European stocks edged lower in the early minutes of trade as technology major Apple's weaker-than-expected earnings overshadowed improved Chinese manufacturing figures.
The UK's FTSE 100 fell 0.1 percent while Spain's IBEX declined 0.2 percent. Germany's DAX and Italy's FTSE MIB dropped 0.3 percent each.
In France, CAC-40 eased 0.1 percent. The FTSEurofirst 300 index covering the region's top shares fell 0.1 percent to 1,166.69.
The single currency fell to a session low of $1.32925 from $1.3329 after French PMI figures.
Asian markets had ended mixed earlier, with Japanese stocks reversing the previous day's losses as the yen resumed its weak run against the dollar after the country posted a record trade deficit.
The Nikkei average index ended 1.28 percent higher at 10620.87, while Australia's S&P/ASX 200 added 0.47 percent to 4810.20. South Korea's KOSPI was down 0.80 percent to 1964.48.
In China, the Shanghai Composite Index slipped 0.79 percent to 2302.60. Hong Kong's Hang Seng was down 0.19 percent to 23590.66 towards close.
Weak quarterly performance from US technology heavyweight Apple, which pushed the company's stocks down in after hours trading, dampened global market sentiments during the day. The company's suppliers fell during Asian market sessions, weighing heavy on benchmark indices. The spotlight now falls on Apple's European connections, including Germany's Infineon and UK chipmaker ARM holdings.
Eurozone economic concerns have made a comeback after the International Monetary Fund (IMF) cut the bloc's outlook, suggesting a 0.2 percent contraction in 2013. In October, the organisation had estimated a 0.2 percent expansion.
In China, HSBC's preliminary Purchasing Managers Index (PMI) showed that manufacturing in the world's second-largest economy improved for the fifth straight month in January. Index rose to 51.9, from a final reading of 51.5 in December. The figures further underscored speculation that Chinese economy is recovering from its 2012 slowdown, on track to post projected 8 percent growth in 2013.
But if Chinese indicators strengthened the country's outlook, reports from Japan confirmed the world's third-largest economy's weak condition. Official data from the Japanese finance ministry showed that the country's trade deficit widened to a record 6.9tn yen ($78bn; £49bn) in the previous year.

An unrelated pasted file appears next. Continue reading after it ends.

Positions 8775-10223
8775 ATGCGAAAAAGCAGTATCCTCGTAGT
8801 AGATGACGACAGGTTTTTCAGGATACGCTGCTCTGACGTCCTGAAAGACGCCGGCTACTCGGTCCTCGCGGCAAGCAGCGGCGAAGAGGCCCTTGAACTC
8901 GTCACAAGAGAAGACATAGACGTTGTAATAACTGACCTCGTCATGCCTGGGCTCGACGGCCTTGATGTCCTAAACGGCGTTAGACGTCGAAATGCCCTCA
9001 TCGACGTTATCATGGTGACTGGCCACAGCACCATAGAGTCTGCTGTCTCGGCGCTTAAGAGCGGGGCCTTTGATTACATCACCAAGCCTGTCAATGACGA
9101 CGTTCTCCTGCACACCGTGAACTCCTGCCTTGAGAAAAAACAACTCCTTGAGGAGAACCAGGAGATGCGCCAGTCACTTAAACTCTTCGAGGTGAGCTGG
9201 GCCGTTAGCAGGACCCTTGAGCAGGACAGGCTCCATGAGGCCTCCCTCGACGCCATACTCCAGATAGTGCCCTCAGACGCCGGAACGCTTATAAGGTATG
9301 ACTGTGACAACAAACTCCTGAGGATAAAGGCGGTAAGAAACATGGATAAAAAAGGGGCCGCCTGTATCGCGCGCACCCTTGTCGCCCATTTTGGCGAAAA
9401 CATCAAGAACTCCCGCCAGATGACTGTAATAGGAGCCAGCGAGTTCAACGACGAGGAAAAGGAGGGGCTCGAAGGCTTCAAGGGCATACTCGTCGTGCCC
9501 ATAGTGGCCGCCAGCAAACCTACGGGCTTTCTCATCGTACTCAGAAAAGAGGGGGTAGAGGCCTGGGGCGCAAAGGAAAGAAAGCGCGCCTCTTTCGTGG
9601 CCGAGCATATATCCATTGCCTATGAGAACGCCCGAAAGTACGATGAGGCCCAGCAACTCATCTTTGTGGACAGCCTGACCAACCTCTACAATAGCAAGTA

Japanese exports were down 5.8 percent year-on-year in December, mainly due to sluggish European demand, territorial concerns with China and a strong local currency. But analysts suggest that the figures appear to have bottomed out and could improve in the coming months. A Reuters poll of economists had shown that the trade gap could narrow by the fiscal year ending March 2014 to 5.6tn yen.
"I don't think the shortfall will persist as a trend," Takeshi Minami, chief economist at Norinchukin Research Institute in Tokyo, told Reuters.
"As US and Chinese economies pick up and the yen weakens, Japan's trade balance will return to surplus by around the end of this year."
The yen, which had strengthened against the dollar earlier after Bank of Japan's aggressive stimulus measures, resumed its weak drive. The greenback was up about 0.9 percent during the day, trading at about ¥89.42, pushing currency-sensitive stocks higher in Tokyo.
Elsewhere in Asia, South Korean investor sentiments weakened after official figures showed that the country's economy expanded at the slowest pace in 2012, despite showing recovery signs in the final months. The country has been hit by declining demand in Europe and China over the past year, but analysts forecast that conditions could improve in the coming months as government spending plans kick in and the global economy picks up.
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